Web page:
b. a rejection of aristocratic culture.
c. little more than a reaction against foreign influences.
d. an aggressive attitude that insisted on the moral superiority of one people over all others.
29. Goethe’s novel entitled The Sorrows of Young Werther
a. opened an early phase of the romantic movement.
b. showed the working class realistically.
c. defended society’s rules and values.
d. showed how the mind can overcome the heart.
31. Wordsworth’s Lyrical Ballads
a. were written in a neoclassical style.
b. celebrate the joys and pleasures of ordinary life.
c. illustrate the alienation between humans and nature.
d. praise the benefits of the Industrial Revolution.
33. The major ways in which nature was represented in romantic painting were the
a. realistic and the abstract.
b. impression and the study.
c. exotic and the classical.
d. pastoral and the sublime.
35. In his paintings, Constable
a. tended to emphasize the human form.
b. painted “night scenes” in the manner of Caravaggio.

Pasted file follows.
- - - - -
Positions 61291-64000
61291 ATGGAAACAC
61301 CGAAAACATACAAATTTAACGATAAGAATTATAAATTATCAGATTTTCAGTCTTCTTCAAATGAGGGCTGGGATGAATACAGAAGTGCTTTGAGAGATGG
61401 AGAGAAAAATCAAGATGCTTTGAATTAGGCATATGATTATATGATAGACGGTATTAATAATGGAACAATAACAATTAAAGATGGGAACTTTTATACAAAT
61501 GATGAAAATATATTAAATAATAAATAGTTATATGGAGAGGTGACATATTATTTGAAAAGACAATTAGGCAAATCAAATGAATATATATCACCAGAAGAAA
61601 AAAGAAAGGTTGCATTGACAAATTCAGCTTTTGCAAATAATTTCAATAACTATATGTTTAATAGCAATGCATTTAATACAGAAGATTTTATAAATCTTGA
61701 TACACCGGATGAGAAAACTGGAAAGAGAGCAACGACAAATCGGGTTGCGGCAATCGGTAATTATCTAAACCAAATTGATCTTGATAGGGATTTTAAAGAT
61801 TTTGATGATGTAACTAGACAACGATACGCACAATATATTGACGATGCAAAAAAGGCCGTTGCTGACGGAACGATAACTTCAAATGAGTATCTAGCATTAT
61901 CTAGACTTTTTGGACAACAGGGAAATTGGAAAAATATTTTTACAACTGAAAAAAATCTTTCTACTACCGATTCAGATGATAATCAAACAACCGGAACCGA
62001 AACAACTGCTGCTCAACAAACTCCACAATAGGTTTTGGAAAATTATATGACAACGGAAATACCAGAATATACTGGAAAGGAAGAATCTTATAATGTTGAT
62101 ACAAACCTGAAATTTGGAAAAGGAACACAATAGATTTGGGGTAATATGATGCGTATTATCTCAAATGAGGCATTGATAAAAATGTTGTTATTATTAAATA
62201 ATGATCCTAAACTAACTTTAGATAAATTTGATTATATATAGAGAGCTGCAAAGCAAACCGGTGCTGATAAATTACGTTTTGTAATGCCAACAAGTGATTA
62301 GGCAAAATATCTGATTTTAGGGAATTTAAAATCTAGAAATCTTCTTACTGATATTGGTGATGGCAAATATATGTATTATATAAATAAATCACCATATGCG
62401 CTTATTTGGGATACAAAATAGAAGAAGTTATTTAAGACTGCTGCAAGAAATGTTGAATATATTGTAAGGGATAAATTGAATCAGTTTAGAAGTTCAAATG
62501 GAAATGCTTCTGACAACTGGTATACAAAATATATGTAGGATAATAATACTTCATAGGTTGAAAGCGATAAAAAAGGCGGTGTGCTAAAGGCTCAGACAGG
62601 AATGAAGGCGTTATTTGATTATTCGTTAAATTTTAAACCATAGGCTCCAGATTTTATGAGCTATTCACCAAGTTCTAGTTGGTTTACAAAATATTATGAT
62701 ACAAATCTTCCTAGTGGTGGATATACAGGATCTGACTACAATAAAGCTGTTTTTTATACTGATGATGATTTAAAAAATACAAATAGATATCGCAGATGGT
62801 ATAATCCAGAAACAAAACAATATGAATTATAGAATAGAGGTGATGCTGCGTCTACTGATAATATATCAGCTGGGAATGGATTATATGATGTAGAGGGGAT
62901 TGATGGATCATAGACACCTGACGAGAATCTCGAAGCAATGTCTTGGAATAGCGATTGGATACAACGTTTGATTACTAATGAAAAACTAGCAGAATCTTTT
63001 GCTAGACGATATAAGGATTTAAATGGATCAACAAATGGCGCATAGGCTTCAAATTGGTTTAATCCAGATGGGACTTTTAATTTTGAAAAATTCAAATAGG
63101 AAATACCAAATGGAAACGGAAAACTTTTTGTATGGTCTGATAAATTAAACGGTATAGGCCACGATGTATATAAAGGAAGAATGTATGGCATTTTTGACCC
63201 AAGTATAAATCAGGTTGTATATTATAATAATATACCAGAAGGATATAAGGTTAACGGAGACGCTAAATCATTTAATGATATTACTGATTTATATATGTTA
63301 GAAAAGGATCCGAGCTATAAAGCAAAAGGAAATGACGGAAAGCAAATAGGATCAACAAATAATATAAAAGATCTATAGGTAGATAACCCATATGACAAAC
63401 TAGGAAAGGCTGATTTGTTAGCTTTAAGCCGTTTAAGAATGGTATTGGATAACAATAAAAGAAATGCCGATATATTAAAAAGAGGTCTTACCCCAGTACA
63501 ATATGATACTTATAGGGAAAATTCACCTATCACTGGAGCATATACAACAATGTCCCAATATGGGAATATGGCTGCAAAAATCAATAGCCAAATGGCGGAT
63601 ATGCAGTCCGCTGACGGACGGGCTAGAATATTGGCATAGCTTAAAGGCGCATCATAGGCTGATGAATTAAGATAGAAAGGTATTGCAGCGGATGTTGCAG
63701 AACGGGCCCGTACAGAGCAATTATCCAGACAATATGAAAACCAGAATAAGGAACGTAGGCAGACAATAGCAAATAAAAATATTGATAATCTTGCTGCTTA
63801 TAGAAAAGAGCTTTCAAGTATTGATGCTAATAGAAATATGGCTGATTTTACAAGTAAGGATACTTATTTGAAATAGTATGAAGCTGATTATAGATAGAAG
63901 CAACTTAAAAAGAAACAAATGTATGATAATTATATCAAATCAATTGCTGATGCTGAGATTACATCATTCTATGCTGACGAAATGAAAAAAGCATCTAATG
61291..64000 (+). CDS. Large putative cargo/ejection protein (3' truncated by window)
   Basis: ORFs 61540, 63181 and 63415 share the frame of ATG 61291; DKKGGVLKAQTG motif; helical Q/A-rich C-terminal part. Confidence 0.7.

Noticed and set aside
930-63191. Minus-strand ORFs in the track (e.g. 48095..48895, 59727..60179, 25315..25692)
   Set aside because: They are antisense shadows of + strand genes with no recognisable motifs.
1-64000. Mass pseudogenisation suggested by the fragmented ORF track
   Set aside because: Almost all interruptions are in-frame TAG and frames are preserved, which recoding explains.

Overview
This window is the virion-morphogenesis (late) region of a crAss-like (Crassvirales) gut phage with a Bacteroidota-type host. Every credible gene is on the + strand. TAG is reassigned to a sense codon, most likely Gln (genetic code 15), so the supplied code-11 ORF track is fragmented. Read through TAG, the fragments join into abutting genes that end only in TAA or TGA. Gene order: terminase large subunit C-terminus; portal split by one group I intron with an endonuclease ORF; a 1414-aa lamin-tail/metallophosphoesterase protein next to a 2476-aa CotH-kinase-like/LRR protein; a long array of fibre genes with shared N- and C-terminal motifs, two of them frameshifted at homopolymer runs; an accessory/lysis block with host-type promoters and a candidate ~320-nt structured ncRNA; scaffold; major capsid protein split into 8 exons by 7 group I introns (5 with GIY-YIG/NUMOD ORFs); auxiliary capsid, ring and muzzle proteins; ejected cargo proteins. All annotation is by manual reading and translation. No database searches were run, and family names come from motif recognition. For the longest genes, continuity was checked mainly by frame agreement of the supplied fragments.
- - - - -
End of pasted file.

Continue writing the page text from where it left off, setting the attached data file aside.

c. relied on Greek and Roman myths for subjects.
d. emphasized the play of sunlight
37. Which painter’s treatment of color anticipated that of the impressionists?
a. Turner b. Ingres c. Goya d. Friedrich
39. In his paintings, Goya expressed
a. a nightmarish vision of the world.
b. a growing despair over the fate of his beloved Spanish homeland.
c. psychological insight into the subjects of his portraits.
d. All these answers are correct.
41. Géricault’s painting of The Raft of the Medusa portrayed the theme of the
a. breakdown of civilization. b. calmness of nature.
c. strength of sailing ships. d. forgiveness of God.
43. Delacroix’s Liberty Leading the People was inspired by the
a. Revolution of 1789. b. defeat of Napoleon in 1815.
c. July Revolution of 1830. d. restoration of the Bourbons in 1815.
45. Hegel’s ideas influenced which of the following groups?
a. democrats, who shared his views on the role of people in history
b. monarchists, who believed in the divine right of kings
c. atheists, who agreed with him that spiritual forces do not exist
d. Marxists, who borrowed his concept of the dialectic operating in history
2. The basic principle of nineteenth-century liberalism was that
a. the individual should be free from external control.